Sunday, 29 June 2008

It never pays to hurry

Greeks can be very loud. Just like the Italians they talk loudy and very wildly. They're not quick to curse, but when they curse, you don't want to be near them. Like yesterday night I wouldn't like to have been on the bridge of the ferry Theofilos that sailed from Mytilini, Chios to Athens and hit a reef near the Oinousses archipelago. The cursing then was probably heard as far away as Lesvos.

The biggest island of the group of nine, Oinousses, is known for its rich shipping families. They more or less rule the island. The island is known as the richest in Greece and because they have enough money they're not keen on tourism. Besides some 1000 inhabitants Oinousses has a navigation school and a marine museum. There's a daily ferry from Chios to the island.

The people of Oinousses will have been wondering why exactly a ferry ran aground in front of their island, while no clouds were in the sky, so no storm or swell could push the ship off course (probably no captain from their navigation school!). Accompanied by a rescue team (helicopters, police and fishing boats), the Theofilos reached the island of Oinousses unassisted. There the 475 passengers in life-vests could board the rescue boats and get safely to shore.

The passengers were accommodated for a few hours in the navigation school of Oinousses, after which they were taken by small tourist boats to Chios to spend the night (Oinousses has only one hotel with 23 beds...).

Maybe it's a little early to talk about what caused the accident. On Saturday night there was no soccer on television, so the crew, and the captain, were probably not watching a match, which is what happened on 26 September 2000, when the ferry Samina Express hit a rocky islet close to Paros and sunk pretty quickly. During this catastrophe 82 of the 500 passengers died. The passengers of the Theofilos all survived without a scratch.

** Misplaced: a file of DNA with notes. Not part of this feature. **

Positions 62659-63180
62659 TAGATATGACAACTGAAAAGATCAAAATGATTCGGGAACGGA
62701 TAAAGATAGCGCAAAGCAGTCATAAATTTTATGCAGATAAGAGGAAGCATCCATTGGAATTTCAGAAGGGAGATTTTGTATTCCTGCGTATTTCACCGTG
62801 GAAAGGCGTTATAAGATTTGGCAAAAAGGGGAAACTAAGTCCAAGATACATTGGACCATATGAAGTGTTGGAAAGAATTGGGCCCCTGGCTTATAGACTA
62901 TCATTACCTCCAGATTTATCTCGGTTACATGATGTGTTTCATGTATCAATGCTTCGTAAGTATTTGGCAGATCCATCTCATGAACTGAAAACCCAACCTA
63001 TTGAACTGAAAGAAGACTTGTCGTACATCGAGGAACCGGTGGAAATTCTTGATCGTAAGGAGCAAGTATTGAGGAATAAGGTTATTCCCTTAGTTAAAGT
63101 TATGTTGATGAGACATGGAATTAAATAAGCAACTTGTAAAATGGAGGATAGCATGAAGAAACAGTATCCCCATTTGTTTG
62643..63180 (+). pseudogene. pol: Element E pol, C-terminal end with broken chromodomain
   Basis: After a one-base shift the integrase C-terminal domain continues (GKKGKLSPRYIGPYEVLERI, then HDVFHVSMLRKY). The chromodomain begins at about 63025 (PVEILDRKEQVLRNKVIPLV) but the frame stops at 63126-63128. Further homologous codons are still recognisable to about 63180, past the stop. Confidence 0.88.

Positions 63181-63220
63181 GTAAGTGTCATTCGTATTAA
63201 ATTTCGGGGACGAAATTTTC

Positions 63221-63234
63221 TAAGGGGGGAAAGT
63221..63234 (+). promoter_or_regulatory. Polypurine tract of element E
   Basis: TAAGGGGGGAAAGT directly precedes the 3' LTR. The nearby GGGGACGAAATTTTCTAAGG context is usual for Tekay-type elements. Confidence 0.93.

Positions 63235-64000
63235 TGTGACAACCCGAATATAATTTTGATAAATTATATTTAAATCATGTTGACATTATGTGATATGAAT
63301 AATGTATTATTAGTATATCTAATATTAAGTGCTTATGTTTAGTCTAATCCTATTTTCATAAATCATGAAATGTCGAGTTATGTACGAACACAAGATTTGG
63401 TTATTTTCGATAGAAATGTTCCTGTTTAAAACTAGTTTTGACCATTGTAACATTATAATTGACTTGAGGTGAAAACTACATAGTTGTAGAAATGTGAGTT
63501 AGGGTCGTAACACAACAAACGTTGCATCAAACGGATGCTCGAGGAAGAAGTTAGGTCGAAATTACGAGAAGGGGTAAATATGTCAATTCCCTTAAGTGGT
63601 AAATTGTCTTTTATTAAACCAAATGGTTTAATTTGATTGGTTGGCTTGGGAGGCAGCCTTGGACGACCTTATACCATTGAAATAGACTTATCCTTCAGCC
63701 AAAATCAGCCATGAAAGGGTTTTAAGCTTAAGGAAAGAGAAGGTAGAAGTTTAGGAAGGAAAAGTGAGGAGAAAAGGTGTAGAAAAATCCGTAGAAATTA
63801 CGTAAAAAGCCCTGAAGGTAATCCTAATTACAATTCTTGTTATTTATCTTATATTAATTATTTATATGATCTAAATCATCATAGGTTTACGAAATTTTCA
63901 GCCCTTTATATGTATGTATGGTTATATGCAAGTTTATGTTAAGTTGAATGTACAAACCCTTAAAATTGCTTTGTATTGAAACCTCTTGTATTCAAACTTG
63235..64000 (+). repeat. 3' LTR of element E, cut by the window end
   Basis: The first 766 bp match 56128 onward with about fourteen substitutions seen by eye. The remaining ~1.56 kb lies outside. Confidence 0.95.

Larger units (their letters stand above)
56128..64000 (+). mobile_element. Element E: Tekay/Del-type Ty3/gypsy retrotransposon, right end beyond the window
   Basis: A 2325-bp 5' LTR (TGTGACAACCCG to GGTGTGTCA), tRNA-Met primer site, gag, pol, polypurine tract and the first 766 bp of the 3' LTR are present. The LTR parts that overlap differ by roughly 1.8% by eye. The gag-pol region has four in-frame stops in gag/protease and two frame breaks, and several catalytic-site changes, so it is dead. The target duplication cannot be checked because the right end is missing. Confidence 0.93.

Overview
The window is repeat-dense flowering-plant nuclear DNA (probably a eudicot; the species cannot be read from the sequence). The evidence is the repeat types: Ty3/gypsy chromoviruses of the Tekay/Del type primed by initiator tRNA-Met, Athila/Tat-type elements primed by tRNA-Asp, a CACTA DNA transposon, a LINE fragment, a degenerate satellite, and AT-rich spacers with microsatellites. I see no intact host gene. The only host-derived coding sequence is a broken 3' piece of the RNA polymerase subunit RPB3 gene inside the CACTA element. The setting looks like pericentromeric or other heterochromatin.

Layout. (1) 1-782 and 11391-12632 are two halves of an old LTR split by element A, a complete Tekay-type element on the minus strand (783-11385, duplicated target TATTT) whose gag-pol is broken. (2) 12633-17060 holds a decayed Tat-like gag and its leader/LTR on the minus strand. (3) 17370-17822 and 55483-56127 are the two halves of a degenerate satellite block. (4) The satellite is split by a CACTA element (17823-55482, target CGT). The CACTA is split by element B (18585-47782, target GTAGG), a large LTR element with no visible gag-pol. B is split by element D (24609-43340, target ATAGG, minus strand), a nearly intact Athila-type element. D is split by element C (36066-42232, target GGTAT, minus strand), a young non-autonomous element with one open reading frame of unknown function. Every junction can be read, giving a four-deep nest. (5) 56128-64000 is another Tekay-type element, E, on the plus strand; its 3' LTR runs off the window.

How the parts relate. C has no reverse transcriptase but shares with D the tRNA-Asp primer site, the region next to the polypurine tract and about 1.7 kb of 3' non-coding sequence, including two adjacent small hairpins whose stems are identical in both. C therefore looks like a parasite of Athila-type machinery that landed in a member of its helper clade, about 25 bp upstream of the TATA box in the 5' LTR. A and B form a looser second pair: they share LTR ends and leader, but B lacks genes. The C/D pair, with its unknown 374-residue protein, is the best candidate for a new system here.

On Sunday on television it was alleged that the second captain thought about taking a quicker route... But I also heard through the grapevine that they did it in order to get the insurance money. The ship needed a face-lift (what trusting people the Greeks are!). This was also going through the grapevine when the cruise ship Sea Diamond hit a reef close to Santorini on the 6th of April 2007 and sank a while later (in this accident 2 passengers died). If it had been proved that they let the Sea Diamond sink, they wouldn't have got hold the 55 million euros insurance money. Later it was prooved that the boat hit the reef because their navigation maps were wrong.

After the disaster with the Samina Express in 2000 a list was published of ships that should have been taken out of ferry service or totally refitted. On this list was the Theofilos, as well as the Taxiarchis and the Mytilini from NEL Lines, who still carry on with their ferry services. I am wondering if they were refitted in the last 8 years...

The Theofilos was built at a shipyard in Rendsburg, Germany. In 1975 she was christened the Nils Holgerson and for the first 10 years she was a ferry between Travemunde (Germany) and Trelleborg (Sweden). Then she was renamed the Abel Tasman and became a ferry in Australia between Devonport (New Zealand) and Melbourne. In 1994 she began her Greek career as the Pollux and for 1 year she sailed between Igoumenitsa (Greece) and Bari (Italy). Then she was bought by a Lesvorian ship broker, she was renamed the Theofilos and she went to work for NEL Lines from Athens, Chios, Lesvos to Thessaloniki and back again. If this stupid navigational error, which left a tear in the ship of some 15 metres, means that it's the end of her career, is still not known. But the people of Lesvos will remember her. Most Greeks prefer to travel by boat and they liked the Theofilos. Seeing her sailing in and out of the harbour in Mytilini was a common sight.

Most of the stranded passengers of the Theofilos were quickly picked up by the Nissos Chios (a brand new ferry from 2007) and brought on to Athens. But many of them without luggage or their car...

It's not a good list of these boat accidents in Greece. But you should remember that there are hundreds of boats sailing between the 1400 islands of Greece. Last year when a group of tourists had to take the ferry to Athens because of a strike at the airport, most of them were very happy with the experience...

The following website gives an overview of all the ships that regularly sailed to Lesvos. It shows that over the centuries old ships were replaced by new ones, in order to keep life going on. Maybe the Theofilos will now be on the list of the ships of the past...

Copyright © Smitaki 2008

1 comment:

  1. Actually, she was the Abel Tasman between Devonport AUSTRALIA and Melbourne AUSTRALIA. Tasmania is an island state of Australia and Devonport is one of Tasmanias major ports.